Ghana’s Agricultural Development Bank posts impressive results despite of COVID19 challenges

GHANA – Ghana’s Agricultural Development Bank (ADB) has posted impressive financial growth in its half year results even in the face of the Coronavirus pandemic that has wreaked havoc to all sectors of the economy.

A statement signed by Dr John Kofi Mensah, Managing Director of ADB said that the Bank’s unaudited half-year results published showed a growth in all key performances such as assets, deposits, loans, net interest income among others.

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ADB’s total asset grew by more than GH¢800million (US$138.25 million) or 17.17 per cent from GH¢4.04billion (US$698.18 million) to GH¢4.88billion (US$843.34 million).

The bank’s loan also grew to GH¢1.66billion (US$286.88 million)  a 26% rise when compared to the GH¢1.22 billion (US$210.84 million) recorded during the same period last year.

The Ghanaian Agricultural Development Bank has also been able to increase its deposits, despite the uncertainty of customers about how and what to save.

ADB’s savings grew from the 2019 figure of GH¢2.95billion (US$509.81million) to GH¢3.68billion (US$635.96 million) representing a growth of 19.76 percent.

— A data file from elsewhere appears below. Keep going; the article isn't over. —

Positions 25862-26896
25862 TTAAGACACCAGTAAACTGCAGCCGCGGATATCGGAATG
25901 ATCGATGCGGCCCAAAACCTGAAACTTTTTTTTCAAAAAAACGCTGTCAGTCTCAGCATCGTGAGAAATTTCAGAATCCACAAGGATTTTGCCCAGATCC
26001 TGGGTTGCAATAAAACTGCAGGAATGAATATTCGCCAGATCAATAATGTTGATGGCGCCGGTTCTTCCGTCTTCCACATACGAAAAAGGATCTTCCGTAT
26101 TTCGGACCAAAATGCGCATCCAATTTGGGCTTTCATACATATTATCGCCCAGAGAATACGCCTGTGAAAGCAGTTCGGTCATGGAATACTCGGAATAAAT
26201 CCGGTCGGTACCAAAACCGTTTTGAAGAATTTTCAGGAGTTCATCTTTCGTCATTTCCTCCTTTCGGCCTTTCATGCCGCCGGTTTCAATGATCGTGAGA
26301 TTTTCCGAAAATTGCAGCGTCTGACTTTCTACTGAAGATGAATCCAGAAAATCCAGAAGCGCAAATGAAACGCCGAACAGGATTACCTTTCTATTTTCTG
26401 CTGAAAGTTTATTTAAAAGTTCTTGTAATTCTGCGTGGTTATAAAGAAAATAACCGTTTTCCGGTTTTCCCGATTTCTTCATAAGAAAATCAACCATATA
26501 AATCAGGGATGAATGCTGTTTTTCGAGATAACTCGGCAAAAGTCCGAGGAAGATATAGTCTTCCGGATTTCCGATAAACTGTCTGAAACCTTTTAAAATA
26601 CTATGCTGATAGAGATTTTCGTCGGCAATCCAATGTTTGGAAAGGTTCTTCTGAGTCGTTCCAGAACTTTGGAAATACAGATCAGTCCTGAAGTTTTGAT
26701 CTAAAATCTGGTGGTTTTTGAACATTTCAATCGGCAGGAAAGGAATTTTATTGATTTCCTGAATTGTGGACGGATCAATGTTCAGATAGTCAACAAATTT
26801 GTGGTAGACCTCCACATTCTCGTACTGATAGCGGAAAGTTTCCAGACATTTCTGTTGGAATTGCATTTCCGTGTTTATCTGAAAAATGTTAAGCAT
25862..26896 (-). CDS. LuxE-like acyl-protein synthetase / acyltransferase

ADB Ghana’s MD said the bank stayed true to its core business of financing agriculture and agribusinesses and with the pandemic, the nation needed to secure its food production process.

“The pandemic has shown to us that we are on the right path, when it comes to sustaining Ghana’s food security,” noted Dr. Mensah.

He further noted that with Ghana’s borders closed and other trading partners closing their borders, Ghanaians have to look inward to keep feeding ourselves.

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“With strategic financing from us, our farmers and players along the agriculture value chain have not disappointed.”

The Bank has recently rolled out a comprehensive financing scheme for the poultry value chain, which could make Ghana become self-sufficient in poultry production by 2022.

The Bank also recently presented a GH¢23.2million (US$4.01 million) loan facility to six players in the poultry value chain and was planning to replicate the same programme nationwide within the next two years.

“The facility would finance a comprehensive GH¢500 million programme, that will reduce reliance on imported chicken, protect the local currency and promote sustainable jobs in the agriculture sector,” ADB said.

ADB noted that the project being coordinated in partnership with the Ministries of Finance, and food and agriculture; the Outgrower and Value Chain Fund (OVCF), and Ghana Incentive-Based Risk-Sharing System for Agricultural Lending Project (GIRSAL).

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